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Finding The Heart of Forgiveness

I really love spring – that time when green beings who have been completely pummeled by extended winter yuck nevertheless delight in shows of surprise loveliness – forgiveness comes so easily to them!

Forgiveness is one of those life skills I tend to think I know a lot about.

As in, I think I know how to forgive. I know why it is important and how it can help. I even think I know what it feels like when I have forgiven someone else…or myself.

Except that I don’t. I know this on account of how people I’ve already forgiven keep coming back up in my emotions or thoughts or dreams, and it is quite clear I need to forgiven them again…..or perhaps I never really did forgive them the first (or 40th) time I tried.

This is particularly true when the person was really really really important to me. It is also particularly true when the person I need to forgive is myself. It is harder to forgive people who hurt me or let me down multiple times. And it is even harder to forgive myself for letting them.

Often I try to do this work first thing in the morning during my meditation time. This is a good time because my mind is still relatively clear (or at least still otherwise occupied by the content from the previous night’s dreams and is thus safely distracted). Also, I have more energy in the morning than I do at night, and it can take a lot of energy to forgive.

A few mornings ago an individual popped up – this person had actually made a surprisingly compelling cameo in my dreams the night prior, which was how I knew they needed to be forgiven again.

So I set to work. 

I got very busy examining my dream content, attempting to decode the meaning of their appearance and what it was (this time) that remained unresolved between us. As I waited for my aha moment, it didn’t come. I got frustrated. Then I got mad. Then I got madder. As I thought more about the person, the connection, the pain, I began to question if forgiving them was really such a good idea. After all, what they said and did hurt really really bad.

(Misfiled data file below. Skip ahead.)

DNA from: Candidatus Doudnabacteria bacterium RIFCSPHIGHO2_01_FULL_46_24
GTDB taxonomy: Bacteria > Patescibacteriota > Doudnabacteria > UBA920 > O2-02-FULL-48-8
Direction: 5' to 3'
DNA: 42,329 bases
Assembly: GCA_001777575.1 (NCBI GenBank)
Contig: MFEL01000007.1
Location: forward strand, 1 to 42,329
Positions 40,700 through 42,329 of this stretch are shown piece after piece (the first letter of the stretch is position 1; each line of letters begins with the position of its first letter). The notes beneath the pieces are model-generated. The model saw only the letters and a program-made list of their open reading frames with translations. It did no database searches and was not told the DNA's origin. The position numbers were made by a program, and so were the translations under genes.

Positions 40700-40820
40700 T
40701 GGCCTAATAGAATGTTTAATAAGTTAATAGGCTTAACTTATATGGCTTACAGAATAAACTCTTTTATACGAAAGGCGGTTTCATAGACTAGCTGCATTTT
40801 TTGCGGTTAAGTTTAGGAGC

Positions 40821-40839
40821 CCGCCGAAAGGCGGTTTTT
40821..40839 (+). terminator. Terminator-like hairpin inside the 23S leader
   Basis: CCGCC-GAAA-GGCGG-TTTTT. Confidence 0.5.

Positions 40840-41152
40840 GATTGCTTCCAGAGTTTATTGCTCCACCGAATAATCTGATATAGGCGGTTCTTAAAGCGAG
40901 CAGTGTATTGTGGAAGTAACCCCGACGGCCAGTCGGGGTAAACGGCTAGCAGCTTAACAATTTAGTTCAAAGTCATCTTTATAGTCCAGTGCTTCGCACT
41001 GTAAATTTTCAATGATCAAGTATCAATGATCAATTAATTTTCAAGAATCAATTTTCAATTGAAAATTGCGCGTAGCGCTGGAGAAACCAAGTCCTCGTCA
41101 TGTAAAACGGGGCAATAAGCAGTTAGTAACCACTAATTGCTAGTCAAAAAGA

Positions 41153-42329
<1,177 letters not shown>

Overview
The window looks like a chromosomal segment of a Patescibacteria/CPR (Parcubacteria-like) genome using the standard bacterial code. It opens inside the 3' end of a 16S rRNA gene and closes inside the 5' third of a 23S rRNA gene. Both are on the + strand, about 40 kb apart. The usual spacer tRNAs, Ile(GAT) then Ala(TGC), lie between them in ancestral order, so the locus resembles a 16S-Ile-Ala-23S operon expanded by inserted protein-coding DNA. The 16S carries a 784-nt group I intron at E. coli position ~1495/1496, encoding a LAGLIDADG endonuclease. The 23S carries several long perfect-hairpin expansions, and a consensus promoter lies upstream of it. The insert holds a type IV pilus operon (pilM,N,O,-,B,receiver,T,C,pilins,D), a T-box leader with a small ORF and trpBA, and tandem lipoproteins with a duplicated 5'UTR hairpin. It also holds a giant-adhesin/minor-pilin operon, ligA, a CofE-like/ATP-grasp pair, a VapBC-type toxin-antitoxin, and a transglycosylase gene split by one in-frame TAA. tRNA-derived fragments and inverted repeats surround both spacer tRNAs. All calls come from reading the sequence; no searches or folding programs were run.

And that was when it suddenly made sense. Love. I had loved this person. I had loved them even though loving them didn’t make sense. In other words, it wasn’t a good idea to love this person for a whole slew of very good reasons. I hadn’t wanted to love them. To this day, I still can’t explain why I loved them or even how I know that I loved them.

Yet….love. There it was, standing there with its arms crossed, blocking my path forward towards forgiveness.

I realized if there hadn’t first been love then, there likely wouldn’t be a need for forgiveness now.

The love was what made the difficult, painful, repeat process of forgiveness finally make sense. It was like my mind needed a REASON – why should I forgive? Well, because LOVE.

There were a lot of bad things, bad memories, bad words, bad thoughts, bad painful feelings that came out of our connection. But underneath it all, there was one good, true, kind, well-meaning thing, and that was love.

Acknowledging that I loved this person, and to the best of my knowledge they loved me, made all the rest of the mess much easier to forgive. Because, of course – love.

Today’s Takeaway: I have no idea if this will make sense to anyone but me. I guess I’m hoping that by writing it out the best I can, trying to explain where love got totally overlooked during my own attempts to forgive myself and someone else, maybe someone else will read this and say, “Oh yes, forgiveness got easier for me too once I remembered that first, there was love.” Could that be you? I’d love to hear your stories and thoughts!

Finding The Heart of Forgiveness

Shannon Cutts

Parrot, tortoise & box turtle mama. Writer. Author. Songwriter. Champion of all people (and things) recovered and recovering.

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APA Reference
Cutts, S. (2020). Finding The Heart of Forgiveness. Psych Central. Retrieved on August 4, 2020, from


Last updated: 1 Apr 2020
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